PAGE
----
The short answer is yes, you can file again. There are of course laws against abuse of the Bankruptcy code, but I will not go into those issues here. In general, an individual (or couple) can file more than one Bankruptcy. The main concern is the time frame between each Bankruptcy filing to determine whether or not you will receive a discharge. There are some cases, such as the case of a Chapter 20, where obtaining a discharge is not a concern. You can read more about Chapter 20 cases here. 

If your case was dismissed without receiving a discharge, then you can refile. However, there are other issues to be aware of such as whether you have an automatic stay, or if you have to wait a certain time frame to refile.

One of the main things to be aware of when calculating when you can get a discharge is the filing dates of your Bankruptcies. There are time limits that prevent you from receiving another discharge and those time limits are calculated based upon the filing date of the prior case and the filing date of the new case. For example, if you filed a Bankruptcy on December 1, 2010 and you received your discharge in March of 2011, the date that you will be looking at to determine when you can file again and receive a discharge is the December 1, 2010 date that you initially filed your case. 

The time frame before receiving a discharge in your new filing depends upon what type of Bankruptcy you filed before, and what type of Bankruptcy you will be filing this time. 

Keep in mind that if your case was dismissed, you very likely did not receive a discharge.

IF YOU FILED A CHAPTER 7  AND RECEIVED A DISCHARGE

If you previously filed a Chapter 7 case then you will have to wait eight (8) years before you can file another Chapter 7 and receive a discharge. This means that if you filed a prior Chapter 7 case (and received a discharge) on December 1, 2010 then you would have to wait until after December 1, 2018 before you could receive a discharge in a Chapter 7 case. 

If you previously filed a Chapter 7, then it is four (4) years before you can file a Chapter 13 case and receive a discharge. Please note, that this does not mean that you could file a Chapter 13, then convert your case to a Chapter 7 to get a discharge. The time limits for a Chapter 7 would prevent you from getting the Chapter 7 discharge.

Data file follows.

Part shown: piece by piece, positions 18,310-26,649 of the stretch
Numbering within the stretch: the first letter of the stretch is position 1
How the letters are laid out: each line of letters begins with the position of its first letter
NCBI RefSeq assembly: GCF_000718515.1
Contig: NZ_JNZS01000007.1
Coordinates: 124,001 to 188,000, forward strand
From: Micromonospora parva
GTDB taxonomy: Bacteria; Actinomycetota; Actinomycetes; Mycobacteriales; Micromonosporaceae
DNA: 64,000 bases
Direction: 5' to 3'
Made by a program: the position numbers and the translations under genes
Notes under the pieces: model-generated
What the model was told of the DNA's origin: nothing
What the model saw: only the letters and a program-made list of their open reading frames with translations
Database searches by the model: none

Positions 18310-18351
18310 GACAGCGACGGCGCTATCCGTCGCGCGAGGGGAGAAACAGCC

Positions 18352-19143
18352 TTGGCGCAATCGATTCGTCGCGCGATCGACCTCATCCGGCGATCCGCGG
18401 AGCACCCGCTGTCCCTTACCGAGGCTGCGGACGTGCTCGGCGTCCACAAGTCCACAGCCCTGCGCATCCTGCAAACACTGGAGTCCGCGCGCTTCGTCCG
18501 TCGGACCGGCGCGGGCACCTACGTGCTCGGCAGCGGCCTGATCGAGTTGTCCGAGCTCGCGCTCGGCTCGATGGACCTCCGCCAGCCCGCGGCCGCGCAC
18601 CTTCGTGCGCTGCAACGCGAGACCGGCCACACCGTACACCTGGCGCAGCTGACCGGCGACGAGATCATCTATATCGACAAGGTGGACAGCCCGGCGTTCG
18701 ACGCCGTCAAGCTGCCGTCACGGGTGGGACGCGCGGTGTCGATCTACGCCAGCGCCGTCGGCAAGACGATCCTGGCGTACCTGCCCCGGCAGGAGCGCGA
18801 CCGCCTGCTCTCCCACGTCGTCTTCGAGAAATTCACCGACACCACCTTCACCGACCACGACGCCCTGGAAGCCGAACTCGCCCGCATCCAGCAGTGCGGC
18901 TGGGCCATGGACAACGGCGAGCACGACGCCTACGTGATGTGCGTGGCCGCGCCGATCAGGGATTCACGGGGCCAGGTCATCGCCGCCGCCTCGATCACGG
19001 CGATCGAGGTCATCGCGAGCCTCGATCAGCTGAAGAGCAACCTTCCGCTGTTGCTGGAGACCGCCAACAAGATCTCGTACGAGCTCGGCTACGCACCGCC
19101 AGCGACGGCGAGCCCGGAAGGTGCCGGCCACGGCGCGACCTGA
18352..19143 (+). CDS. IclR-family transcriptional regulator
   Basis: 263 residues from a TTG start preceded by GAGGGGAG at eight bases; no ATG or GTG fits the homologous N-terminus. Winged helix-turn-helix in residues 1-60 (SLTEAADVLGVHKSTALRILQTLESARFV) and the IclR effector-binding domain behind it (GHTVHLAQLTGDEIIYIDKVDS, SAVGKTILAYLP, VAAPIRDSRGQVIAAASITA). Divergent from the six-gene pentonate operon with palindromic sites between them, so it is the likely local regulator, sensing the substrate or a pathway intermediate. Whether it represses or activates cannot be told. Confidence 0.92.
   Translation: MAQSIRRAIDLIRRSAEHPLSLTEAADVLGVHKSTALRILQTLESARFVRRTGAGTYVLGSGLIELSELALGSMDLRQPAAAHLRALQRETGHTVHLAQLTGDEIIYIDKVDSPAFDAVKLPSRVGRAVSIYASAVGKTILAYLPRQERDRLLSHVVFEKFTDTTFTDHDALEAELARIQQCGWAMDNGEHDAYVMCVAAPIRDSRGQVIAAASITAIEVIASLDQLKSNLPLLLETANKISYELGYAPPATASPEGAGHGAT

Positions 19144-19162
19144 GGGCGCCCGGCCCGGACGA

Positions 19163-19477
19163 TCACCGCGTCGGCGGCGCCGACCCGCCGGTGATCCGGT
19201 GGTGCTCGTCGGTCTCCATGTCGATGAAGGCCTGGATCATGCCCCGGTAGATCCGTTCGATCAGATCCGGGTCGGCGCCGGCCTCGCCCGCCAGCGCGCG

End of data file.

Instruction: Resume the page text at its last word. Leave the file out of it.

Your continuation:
There are some instances where you might find that you filed a Chapter 7, received the discharge, but you would still want to file a Chapter 13 case before the time frame that you could file and obtain a discharge. This type of case is called a Chapter 20. As I mentioned previously, you can read more about Chapter 20 cases here.

IF YOU FILED A CHAPTER 13 AND RECEIVED A DISCHARGE

If your prior case was a Chapter 13 and you received a discharge, then you would have to wait six (6) years to file before you could receive a discharge in a Chapter 7 case.. There are some exceptions to this rule. For example if you paid all of your creditors 100% or if in your prior Chapter 13 case you paid at least 70% to creditors and your case was filed in good faith and in good effort, then you may be able to file a Chapter 7 before that six year mark. 

If your prior case was a Chapter 13 and you received a discharge then you would not be able to receive a discharge in a subsequent Chapter 13 for two (2) years.

WHAT IF I DID NOT RECEIVE A DISCHARGE?

If your first case was dismissed, you can file again. You should speak with a Bankruptcy lawyer though because there may be other issues. A couple of examples of issues that could arise due to the prior case being dismissed are whether or not you have an automatic stay, whether you have to wait to file 180 days because your case was dismissed for failure to appear in court, waiting to file because you chose to dismiss your case after a creditor filed a motion for relief  from the automatic stay among other things. These types of issues can result in more complex situations than just ‘simply’ filing your Bankruptcy case again. 

If you were denied a discharge in your prior case, you may be able to file again. Even so, this is certainly a circumstance where you should seek legal assistance. If  you are able to file Bankruptcy again, it is possible that you will not receive a discharge for the debts from the prior Bankruptcy that were denied dischargeability. 

There are many issues that can arise in Bankruptcy cases, and filing multiple Bankruptcy can lead to many more factors to consider. Many attorneys, such as myself, offer free consultations. You can Read more about what to expect in a consultation with me here. 

Contact me today to discuss your case!

 

 

This website does not, and is not intended to, provide a comprehensive guide to your Bankruptcy or Bankruptcy in general. Furthermore, nothing in this website provides any guarantees, warranties or predictions regarding the outcome of your legal matter. You should consult with an attorney to determine the effects of Bankruptcy in your case. Results are not always typical because each case is different. We are a debt relief agency. We help people file for Bankruptcy under the Bankruptcy Code.

DISCLAIMERS